Western gang geckos don’t seem to win in a fight. However, this unassuming predator feeds on poisonous scorpions, and a field study published in March Biological Journal of the Linnaean Society shows how lizards take down such dangerous prey.
The geckos bite the scorpion and slam its head and upper body back and forth, knocking the scorpion to the ground, new high-speed video reveals. “The behavior is so fast that you can’t see what’s really going on,” says Rulon Clark, a biologist at San Diego State University. “[You] seeing the gecko lunge and then seeing this crazy motion blur…like trying to look at the wings of a hummingbird.”
Clark first noticed the behavior in the 1990s, during undergraduate fieldwork in the Sonoran Desert near Yuma, Arizona. When he returned with colleagues to study kangaroo rats and rattlesnakes, the team also filmed geckos. The researchers captured western banded geckos (Coleonyx variegatus) and dune scorpions (Smeringurus mesaensis) in the desert at night (along with harmless arthropods, like field crickets and sand roaches, for comparison), and documented the clashes.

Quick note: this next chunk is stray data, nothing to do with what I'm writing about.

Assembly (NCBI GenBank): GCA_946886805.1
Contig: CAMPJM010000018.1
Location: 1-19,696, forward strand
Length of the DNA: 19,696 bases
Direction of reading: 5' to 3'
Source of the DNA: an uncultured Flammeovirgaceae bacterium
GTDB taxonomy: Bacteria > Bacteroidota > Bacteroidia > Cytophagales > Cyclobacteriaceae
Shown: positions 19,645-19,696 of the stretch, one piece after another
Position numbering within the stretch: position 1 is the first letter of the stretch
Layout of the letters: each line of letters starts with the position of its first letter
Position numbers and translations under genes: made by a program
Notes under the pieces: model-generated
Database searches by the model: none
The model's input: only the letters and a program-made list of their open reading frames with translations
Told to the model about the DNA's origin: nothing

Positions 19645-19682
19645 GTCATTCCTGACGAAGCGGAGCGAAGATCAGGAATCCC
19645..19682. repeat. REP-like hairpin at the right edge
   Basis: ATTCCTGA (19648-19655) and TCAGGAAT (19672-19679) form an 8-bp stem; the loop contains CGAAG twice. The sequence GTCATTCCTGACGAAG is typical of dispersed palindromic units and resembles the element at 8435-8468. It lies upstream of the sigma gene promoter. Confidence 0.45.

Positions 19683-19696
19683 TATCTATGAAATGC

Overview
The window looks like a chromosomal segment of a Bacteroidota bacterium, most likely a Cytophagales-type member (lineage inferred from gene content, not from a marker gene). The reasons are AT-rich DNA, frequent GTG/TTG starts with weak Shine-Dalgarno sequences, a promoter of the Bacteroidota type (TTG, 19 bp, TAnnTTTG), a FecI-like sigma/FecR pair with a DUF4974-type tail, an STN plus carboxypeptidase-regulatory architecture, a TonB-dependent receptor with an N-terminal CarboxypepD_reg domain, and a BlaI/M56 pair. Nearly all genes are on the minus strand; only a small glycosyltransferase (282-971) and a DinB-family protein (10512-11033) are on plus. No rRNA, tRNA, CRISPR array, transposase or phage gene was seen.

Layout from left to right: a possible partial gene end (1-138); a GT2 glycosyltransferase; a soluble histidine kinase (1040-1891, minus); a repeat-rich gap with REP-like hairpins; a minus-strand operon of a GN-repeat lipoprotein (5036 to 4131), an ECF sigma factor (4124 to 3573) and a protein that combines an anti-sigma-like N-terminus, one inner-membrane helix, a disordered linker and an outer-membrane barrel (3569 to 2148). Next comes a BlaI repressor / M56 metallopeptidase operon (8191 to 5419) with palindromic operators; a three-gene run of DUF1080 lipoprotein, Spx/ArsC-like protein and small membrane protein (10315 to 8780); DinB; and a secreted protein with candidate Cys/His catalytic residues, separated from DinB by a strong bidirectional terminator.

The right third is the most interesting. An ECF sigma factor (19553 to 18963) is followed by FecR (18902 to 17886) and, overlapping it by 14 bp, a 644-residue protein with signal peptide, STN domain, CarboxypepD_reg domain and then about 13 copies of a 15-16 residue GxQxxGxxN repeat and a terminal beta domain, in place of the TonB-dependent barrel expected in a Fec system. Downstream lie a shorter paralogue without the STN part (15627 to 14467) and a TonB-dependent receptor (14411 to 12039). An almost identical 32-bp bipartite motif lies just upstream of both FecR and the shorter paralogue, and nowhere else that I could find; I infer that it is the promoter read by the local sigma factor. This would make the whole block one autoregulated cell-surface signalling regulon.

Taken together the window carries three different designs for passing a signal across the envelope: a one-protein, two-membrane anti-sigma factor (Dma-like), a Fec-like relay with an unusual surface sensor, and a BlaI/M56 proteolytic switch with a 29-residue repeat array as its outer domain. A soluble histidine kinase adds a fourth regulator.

Normal gecko feeding behavior generally involves lunging, grabbing prey in the mouth and chewing on it, Clark says. With scorpions, it’s totally different after the initial thrust. Such shake feeding is a known method for carnivores and adventurous eaters. For example, dolphins shake (and throw) octopuses before eating (Serial number: 04/25/17).
The fact that this delicate, cold-blooded species, which is not known for its speed, can pull off such physical turns is impressive, says Clark. songbirds called booby shrikes whip larger predators in circles (Serial number: 7/9/18), but at a lower frequency (11 hertz compared to geckos’ 14 hertz). whiptail lizards they also shake scorpions violently, but at unknown speeds. Closest documented match to gecko flapping feeding speed is small mammals shake themselves dry; guinea pigs also register around 14 Hz.
It is unclear how common this behavior is among geckos. And aside from generally subduing a poisonous enemy, how it works (killing the scorpion, immobilizing it, damaging its stinger, or reducing the amount of poison it injects) remains a mystery.